Cutting board cuisine is the only way to devour your fill of perfectly fresh, perfectly colorful, perfectly satisfying summer greens. Piles of all the produce that you couldn’t resist are simply chopped, slicked with oil, and flecked with salt. It’s how to eat your way through summer.
This time of year, a strange little ritual takes place in my kitchen almost every evening. It goes something like this: I haul everything from my most recent greenmarket visit out of the fridge and dump it onto the counter. Then I stand there, contemplating the miscellany and considering what’s most likely to wilt in the next day or so. I cram the rest of my stash back into the fridge and then I stand there a little longer, hesitating, mulling over what exactly to fashion from the ingredients. Then I inevitably revert to my standard summer supper, which means rinsing the items, tossing them on the cutting board, giving them a rough chop, and, more nights than not, dousing them with an immodest glug of glistening olive oil and a smattering of coarse sea salt. No cookbook. No recipe. No stovetop. Nothing else save for a fork or, on exceptionally indelicate evenings, fingertips wiped on a flour sack towel.
It’s not exactly novel, this concept of cutting board cuisine, especially come summer and un-air-conditioned apartments. Humans have been eating raw vegetables in all manner of guises for quite some time. I know I’d been doing it long before I had this name for it, which I borrowed several years ago from a colleague. We’d brainstormed a glossy magazine feature dedicated to dinners that come together entirely on the cutting board, and our perception of this translated beautifully to the page as well as to the table, with lovely interludes comprising everyday ingredients.
But I think I tend to take the notion somewhat more literally than many home cooks. I worship at the altar of the Union Square greenmarket. I’m flat out mesmerized by the crinkly, paper-thin rainbow Swiss chard leaves and their skinny stems as pliable and psychedelic as those bendy colored plastic drinking straws from my younger years. I’m smitten with chioggia beets, their tie-dyed halos, and their taste that’s far less earthy than you’d expect. And so on and so forth. The corn on the cob that almost approximates the sweet corn of my Iowa childhood. The tart Carolina cherry tomatoes in pale yellow. The luscious Sun Golds from the hippy biodynamic farm stand. The mache and baby tat soi and mizuna and other little leafy green things I can’t always identify from Windfall Farms. The nutty minutina and the delicate, vibrant, sweetly spicy nasturtiums from Two Guys from Woodbridge.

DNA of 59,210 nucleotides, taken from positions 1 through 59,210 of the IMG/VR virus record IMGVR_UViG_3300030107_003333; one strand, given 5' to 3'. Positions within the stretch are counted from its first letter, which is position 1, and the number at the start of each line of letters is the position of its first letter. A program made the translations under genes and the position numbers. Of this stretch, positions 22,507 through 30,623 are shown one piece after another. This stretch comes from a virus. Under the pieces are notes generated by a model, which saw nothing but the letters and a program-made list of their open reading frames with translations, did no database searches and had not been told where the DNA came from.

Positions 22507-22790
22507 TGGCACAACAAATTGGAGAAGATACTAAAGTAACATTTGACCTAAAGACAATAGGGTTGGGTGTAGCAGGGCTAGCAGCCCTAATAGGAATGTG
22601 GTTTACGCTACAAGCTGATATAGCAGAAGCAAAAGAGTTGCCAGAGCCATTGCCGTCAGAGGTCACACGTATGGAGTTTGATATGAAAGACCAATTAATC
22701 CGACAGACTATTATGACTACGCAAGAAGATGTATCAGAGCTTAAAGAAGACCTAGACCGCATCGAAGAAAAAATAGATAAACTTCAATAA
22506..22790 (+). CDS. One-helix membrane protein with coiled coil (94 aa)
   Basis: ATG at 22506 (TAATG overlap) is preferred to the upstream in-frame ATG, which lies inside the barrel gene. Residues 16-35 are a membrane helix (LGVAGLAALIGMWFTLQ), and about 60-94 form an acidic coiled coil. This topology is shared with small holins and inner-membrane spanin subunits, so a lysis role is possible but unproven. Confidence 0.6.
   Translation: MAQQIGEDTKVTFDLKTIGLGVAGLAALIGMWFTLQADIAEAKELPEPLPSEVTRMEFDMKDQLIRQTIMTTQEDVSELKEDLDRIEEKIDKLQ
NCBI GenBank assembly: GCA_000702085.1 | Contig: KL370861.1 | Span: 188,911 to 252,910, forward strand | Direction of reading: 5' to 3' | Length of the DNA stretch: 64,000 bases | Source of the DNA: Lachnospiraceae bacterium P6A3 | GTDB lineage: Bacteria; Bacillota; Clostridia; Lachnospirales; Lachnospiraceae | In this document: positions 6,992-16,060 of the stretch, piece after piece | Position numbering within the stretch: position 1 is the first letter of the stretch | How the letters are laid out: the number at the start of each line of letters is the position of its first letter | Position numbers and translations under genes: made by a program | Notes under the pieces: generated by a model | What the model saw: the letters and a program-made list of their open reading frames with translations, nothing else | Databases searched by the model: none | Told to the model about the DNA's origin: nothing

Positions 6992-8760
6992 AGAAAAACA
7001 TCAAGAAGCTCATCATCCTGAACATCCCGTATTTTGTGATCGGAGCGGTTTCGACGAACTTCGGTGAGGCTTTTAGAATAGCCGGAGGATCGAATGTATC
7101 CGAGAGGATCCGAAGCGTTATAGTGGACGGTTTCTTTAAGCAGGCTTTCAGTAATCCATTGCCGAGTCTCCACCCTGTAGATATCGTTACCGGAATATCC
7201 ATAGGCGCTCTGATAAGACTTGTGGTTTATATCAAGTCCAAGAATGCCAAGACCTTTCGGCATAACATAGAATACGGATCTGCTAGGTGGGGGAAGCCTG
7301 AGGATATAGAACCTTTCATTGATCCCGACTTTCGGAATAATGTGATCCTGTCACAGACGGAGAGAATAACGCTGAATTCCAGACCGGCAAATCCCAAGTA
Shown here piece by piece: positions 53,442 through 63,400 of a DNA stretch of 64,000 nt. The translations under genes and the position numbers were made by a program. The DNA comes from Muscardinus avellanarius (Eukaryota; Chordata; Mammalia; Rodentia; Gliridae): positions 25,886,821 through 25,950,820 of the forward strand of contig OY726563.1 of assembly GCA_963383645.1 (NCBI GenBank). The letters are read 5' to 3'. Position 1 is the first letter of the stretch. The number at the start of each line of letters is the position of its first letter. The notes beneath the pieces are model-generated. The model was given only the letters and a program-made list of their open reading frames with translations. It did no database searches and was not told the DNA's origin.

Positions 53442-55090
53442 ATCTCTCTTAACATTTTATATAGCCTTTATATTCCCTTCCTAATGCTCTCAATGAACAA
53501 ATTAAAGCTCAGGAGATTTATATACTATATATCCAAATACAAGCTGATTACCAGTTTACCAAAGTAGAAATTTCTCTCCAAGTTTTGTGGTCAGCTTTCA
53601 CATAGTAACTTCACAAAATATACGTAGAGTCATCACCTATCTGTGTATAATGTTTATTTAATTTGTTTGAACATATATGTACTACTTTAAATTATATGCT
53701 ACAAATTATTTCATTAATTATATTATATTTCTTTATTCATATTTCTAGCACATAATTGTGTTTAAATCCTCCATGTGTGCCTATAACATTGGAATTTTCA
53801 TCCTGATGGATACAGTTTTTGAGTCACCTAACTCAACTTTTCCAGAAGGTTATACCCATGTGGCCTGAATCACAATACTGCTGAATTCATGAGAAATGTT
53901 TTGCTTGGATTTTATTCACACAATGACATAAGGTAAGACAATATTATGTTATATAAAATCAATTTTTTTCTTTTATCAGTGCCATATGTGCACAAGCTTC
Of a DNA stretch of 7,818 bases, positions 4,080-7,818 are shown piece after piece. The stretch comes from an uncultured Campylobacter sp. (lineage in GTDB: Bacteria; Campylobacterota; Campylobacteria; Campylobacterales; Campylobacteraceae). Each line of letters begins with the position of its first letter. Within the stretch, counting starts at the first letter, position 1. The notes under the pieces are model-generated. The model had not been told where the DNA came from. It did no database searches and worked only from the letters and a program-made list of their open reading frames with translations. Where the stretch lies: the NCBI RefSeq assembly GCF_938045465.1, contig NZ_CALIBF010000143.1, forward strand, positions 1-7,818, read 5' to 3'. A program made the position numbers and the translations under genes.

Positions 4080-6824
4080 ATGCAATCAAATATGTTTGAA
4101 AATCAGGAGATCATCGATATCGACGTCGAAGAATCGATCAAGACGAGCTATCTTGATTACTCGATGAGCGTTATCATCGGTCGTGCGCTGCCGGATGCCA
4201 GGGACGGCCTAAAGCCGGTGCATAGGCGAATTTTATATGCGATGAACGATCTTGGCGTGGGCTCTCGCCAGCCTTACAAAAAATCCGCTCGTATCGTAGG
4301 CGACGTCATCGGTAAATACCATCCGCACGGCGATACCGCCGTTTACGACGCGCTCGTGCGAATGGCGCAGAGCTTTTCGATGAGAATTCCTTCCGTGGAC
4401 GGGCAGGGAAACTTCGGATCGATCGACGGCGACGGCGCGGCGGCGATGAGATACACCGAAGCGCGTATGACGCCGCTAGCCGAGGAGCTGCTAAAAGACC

There’s no real agenda driving my supper strategy. I’m not a vegetarian. Or a vegan. Or a raw foodista. I just happen to like simple things done well. And it doesn’t get much simpler than the innate goodness of these ingredients. I initially intended this nonchalant approach to dinner as an occasional indulgence, reserved for weeknights after a market run when everything is go-weak-in-the-knees fresh and my schedule is go-weary-in-the-head crazy. Although somehow it’s become an almost nightly observance. I just lose myself in the colors and textures on the cutting board. Chioggias and chard. Microgreens and cilantro. Corn off the cob and cherry tomatoes with Thai basil and mint.
Some may construe this way of assembling supper as underwhelming, unsophisticated, even an act of quiet and misguided defiance against a culture that demands a dozen or more flavors of Doritos. I’m okay with that. To me, it’s a means of reveling in summer’s extravagance. It’s sort of how I consider makeup during warm weather. Why bother with anything beyond a little mascara and a smudge of lip stain over a tan? There’s a frank earthiness about both. A willing embrace of what is. So call me a simpleton.
It’s not for long, this simple summer supper. Come late season, as I mourn the loss of these ingredients, the pile-it-on-the-cutting-board approach will be replaced by its not too distant kin, the cook-it-all-in-one-skillet technique, dubbed greenmarket hash by one of my girlfriends. A recipe for another day, perhaps.
Originally published August 04, 2010
© 2010 Renee Schettler. All rights reserved. All materials used with permission.